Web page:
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Technical Brief

Two-Pronged Jet Formation Caused by Droplet Impact on Anisotropic Superhydrophobic Surfaces

[+] Author and Article Information
J. T. Pearson, D. Bilodeau

Department of Mechanical Engineering,
Brigham Young University,
Provo, UT 84602

D. Maynes

Department of Mechanical Engineering,
Brigham Young University,
Provo, UT 84602
e-mail: maynes@byu.edu

1Corresponding author.

Contributed by the Fluids Engineering Division of ASME for publication in the JOURNAL OF FLUIDS ENGINEERING. Manuscript received June 10, 2015; final manuscript received December 30, 2015; published online April 22, 2016. Assoc. Editor: John Abraham.

J. Fluids Eng 138(7), 074501 (Apr 22, 2016) (5 pages) Paper No: FE-15-1396; doi: 10.1115/1.4032596 History: Received June 10, 2015; Revised December 30, 2015

When a liquid droplet impacts a superhydrophobic surface with anisotropic surface patterning in the form of alternating ribs and cavities, the rebounding droplet may exhibit a unique two-pronged jet emission. Droplet impact experiments with 11 different fluids of viscosity that varied by more than three orders of magnitude were conducted, and this paper quantifies the Capillary number, Ca, and Ohnesorge number, Oh, ranges over which the two-pronged phenomenon occurs. For Oh > 0.0154, the behavior was never observed, while at lower values of Oh, the behavior occurs for an intermediate range of Ca that depends on Oh.

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Figures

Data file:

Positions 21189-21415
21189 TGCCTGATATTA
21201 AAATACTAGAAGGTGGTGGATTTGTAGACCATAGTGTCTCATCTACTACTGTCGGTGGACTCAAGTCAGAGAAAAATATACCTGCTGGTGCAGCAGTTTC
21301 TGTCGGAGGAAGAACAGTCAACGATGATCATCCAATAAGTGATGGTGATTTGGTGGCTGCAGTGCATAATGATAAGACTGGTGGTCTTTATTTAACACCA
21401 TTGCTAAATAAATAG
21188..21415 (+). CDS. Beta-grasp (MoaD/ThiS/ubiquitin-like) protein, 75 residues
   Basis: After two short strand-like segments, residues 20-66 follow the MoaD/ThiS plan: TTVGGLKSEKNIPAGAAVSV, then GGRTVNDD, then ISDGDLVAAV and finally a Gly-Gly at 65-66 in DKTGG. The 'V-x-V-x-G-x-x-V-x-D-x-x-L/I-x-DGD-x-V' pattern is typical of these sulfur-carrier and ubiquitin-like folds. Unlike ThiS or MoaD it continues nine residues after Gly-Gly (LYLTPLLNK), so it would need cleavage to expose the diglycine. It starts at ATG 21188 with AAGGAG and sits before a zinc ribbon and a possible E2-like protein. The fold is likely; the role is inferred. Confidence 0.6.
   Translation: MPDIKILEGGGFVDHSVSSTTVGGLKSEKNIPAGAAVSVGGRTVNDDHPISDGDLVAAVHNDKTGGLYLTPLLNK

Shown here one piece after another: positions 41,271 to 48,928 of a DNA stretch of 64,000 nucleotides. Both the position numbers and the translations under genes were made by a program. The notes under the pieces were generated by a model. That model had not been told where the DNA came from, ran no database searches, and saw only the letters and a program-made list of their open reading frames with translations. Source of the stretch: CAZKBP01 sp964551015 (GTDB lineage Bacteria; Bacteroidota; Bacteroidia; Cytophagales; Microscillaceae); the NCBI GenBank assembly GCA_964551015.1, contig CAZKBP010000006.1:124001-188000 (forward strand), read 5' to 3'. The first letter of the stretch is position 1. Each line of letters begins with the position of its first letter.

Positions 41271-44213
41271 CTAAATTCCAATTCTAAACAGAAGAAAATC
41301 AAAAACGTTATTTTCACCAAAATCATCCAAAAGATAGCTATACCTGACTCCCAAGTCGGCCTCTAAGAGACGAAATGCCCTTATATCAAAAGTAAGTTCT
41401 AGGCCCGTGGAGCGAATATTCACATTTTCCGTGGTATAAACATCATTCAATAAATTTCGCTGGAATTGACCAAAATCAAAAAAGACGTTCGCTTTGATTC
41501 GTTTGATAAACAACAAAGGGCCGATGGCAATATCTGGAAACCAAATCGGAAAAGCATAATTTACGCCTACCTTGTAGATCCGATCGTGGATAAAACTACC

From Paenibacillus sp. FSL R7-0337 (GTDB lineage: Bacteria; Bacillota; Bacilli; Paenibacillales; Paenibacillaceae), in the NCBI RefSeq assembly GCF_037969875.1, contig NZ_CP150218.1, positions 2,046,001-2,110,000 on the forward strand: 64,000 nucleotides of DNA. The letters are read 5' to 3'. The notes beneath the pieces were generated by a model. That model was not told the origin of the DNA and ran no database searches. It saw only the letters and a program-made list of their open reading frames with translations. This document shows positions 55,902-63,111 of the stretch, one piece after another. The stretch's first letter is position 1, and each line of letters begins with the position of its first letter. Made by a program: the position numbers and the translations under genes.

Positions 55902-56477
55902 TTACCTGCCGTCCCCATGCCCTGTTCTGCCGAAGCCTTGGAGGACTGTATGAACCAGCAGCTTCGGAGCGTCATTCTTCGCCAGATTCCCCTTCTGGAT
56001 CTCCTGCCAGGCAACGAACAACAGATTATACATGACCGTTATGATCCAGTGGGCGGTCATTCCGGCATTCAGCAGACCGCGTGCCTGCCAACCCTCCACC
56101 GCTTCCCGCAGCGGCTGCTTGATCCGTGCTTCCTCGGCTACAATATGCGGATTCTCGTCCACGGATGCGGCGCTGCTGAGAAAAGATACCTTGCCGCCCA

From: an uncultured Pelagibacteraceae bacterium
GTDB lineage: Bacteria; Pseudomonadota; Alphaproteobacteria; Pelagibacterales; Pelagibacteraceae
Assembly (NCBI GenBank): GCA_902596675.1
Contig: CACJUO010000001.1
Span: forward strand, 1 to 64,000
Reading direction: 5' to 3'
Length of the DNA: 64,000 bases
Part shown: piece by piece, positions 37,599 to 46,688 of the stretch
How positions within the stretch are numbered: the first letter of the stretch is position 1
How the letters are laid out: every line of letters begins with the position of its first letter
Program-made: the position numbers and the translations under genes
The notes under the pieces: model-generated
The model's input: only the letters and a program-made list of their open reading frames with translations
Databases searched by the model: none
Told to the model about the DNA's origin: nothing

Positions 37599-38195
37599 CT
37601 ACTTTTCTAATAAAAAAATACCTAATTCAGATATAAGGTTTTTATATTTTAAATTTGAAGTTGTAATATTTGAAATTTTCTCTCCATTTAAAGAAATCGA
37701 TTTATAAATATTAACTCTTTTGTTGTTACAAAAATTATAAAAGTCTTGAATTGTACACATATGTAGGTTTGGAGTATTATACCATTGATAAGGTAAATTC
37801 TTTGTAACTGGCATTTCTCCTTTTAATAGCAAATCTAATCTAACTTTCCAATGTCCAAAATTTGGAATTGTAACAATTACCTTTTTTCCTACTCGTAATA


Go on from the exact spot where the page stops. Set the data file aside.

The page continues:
Grahic Jump Location
Fig. 1

Example images of droplet impingement on anisotropic superhydrophobic surfaces under conditions where the two-pronged jet emission occurs (left) and where it does not (right)

Grahic Jump Location
Fig. 2

SEM image of a superhydrophobic surface comprised of alternating rib and cavity structures. The cavity width, wc, and the combined rib and cavity width, w, are shown.

Grahic Jump Location
Fig. 3

Shown are images for (a) the Ca regime just before two-pronged jets, two-pronged jets from (b) the transverse view, (c) the longitudinal view, (d) the top view, and (e) the regime just after two-pronged jets. For all image sets, Oh = 0.013. Images show, from top to bottom, a droplet at impact (time = 0 ms), as the jet is first visible (7.5 ms), and two frames showing jet progression (8.2 and 10 ms). Parts (a) and (e) show the transverse view.

Grahic Jump Location
Fig. 4

Plot of Capillary number, Ca, against Ohnesorge number, Oh. Impingement events that resulted in a two-pronged jet are shown in red and the scenarios that did not result in two-prong rebound are shown in blue. Equations for the upper and lower lines bounding the two-pronged jet regime are noted on the plot, with the fingering and/or splashing regime existing above the upper bounding line. Also shown is Eq. (1), a prior correlation from Ref. [17] to predict the onset of splashing for impact onto a dry surface.

Grahic Jump Location
Fig. 5

Probability, P, of observance of two-pronged jets as a function of Oh. Probability is taken within the region of Ca where two-pronged jets are observed.

Grahic Jump Location
Fig. 6

Plot of maximum relative diameter in the transverse spread direction, Dm/2, as a function of Oh. Maximum diameter data was taken at three Weber numbers, as shown. Also shown are least-squares power law fits to the data for We = 100 and 200 and a line corresponding to Eq. (2), where We = 200.

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